Why drivers use their phones: A cognitive expert weighs in

“They can’t put down the phone, or they can’t not look at it,” said Dr. David Strayer, a distracted-driving researcher. “And in the context of trying to drive — it’s just a really dangerous combination.”

Eyes off the road, head down texting, vehicle swerving — no one wants to be that driver.

Research has shown that taking eyes off the road for a few seconds or multitasking are as dangerous as driving drunk. Officials say it causes thousands of fatal motor-vehicle crashes annually. Lawmakers over years have responded to the issue with sweeping policy changes across the country, including Washington, where lawmakers are considering proposals to toughen the state’s distracted-driving laws.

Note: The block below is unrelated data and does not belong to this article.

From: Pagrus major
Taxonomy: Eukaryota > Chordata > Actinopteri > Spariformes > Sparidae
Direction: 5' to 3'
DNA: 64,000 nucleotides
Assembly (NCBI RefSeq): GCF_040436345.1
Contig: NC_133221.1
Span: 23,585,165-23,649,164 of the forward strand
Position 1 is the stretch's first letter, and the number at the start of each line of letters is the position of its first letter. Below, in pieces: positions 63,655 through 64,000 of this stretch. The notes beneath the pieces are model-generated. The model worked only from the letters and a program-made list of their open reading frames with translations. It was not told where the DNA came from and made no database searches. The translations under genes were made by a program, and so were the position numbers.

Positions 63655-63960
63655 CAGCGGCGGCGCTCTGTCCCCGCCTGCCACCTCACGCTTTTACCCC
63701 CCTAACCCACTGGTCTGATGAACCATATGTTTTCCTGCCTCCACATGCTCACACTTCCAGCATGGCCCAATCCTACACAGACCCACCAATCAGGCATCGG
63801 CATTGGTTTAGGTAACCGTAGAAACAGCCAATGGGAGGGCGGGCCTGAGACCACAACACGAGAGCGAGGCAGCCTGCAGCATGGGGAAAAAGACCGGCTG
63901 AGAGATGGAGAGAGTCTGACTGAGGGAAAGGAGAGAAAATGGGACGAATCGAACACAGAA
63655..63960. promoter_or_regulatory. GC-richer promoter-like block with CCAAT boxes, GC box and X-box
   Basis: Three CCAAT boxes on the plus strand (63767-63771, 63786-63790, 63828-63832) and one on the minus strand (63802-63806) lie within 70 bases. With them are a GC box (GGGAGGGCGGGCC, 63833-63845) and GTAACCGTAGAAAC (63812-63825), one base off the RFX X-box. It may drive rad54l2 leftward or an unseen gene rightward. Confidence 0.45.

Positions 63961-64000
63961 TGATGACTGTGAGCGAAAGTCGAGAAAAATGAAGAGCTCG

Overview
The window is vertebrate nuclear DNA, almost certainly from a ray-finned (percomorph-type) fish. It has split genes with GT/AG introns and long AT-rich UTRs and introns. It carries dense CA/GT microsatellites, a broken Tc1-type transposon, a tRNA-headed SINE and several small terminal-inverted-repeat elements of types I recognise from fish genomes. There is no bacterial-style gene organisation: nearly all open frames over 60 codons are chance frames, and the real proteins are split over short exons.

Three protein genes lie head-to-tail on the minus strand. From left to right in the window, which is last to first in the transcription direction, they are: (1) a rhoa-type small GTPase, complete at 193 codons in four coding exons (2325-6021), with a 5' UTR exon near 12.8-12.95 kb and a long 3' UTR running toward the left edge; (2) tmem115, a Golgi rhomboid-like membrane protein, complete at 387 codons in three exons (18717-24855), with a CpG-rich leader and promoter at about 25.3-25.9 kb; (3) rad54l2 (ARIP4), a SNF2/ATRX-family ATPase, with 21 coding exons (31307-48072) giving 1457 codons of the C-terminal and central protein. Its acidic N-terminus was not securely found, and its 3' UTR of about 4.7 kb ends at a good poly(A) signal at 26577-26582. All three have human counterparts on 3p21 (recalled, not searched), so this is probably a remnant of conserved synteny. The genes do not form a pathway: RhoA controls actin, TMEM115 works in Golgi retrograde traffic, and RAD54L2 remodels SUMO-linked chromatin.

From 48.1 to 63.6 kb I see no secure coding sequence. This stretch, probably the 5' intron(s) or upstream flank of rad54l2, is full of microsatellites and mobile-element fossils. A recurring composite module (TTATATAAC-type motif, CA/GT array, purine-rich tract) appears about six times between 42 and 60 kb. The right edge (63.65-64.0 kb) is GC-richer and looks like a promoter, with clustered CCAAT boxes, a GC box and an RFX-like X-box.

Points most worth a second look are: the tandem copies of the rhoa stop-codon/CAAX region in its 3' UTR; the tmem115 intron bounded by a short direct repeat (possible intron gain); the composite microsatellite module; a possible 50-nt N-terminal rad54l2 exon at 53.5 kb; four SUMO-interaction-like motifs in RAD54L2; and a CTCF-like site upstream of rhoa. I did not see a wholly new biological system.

So, why do drivers still impulsively reach for their phones?

According to Dr. David Strayer, a cognitive psychologist at the University of Utah whose research on distracted driving has informed people globally, the answer is simple: dopaminergic neurotransmitters. (Or, for nonscientists, chemicals in the brain that signal other parts of the brain to act.)

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“When the phone goes off, people feel compelled to look at that phone. They feel compelled because it’s actually a part of their social network that’s reaching out to them,” he said. “It’s triggering some of the dopaminergic neurotransmitter systems that are associated with reward.”

Dr. Barbara Jennings, of Sandia…

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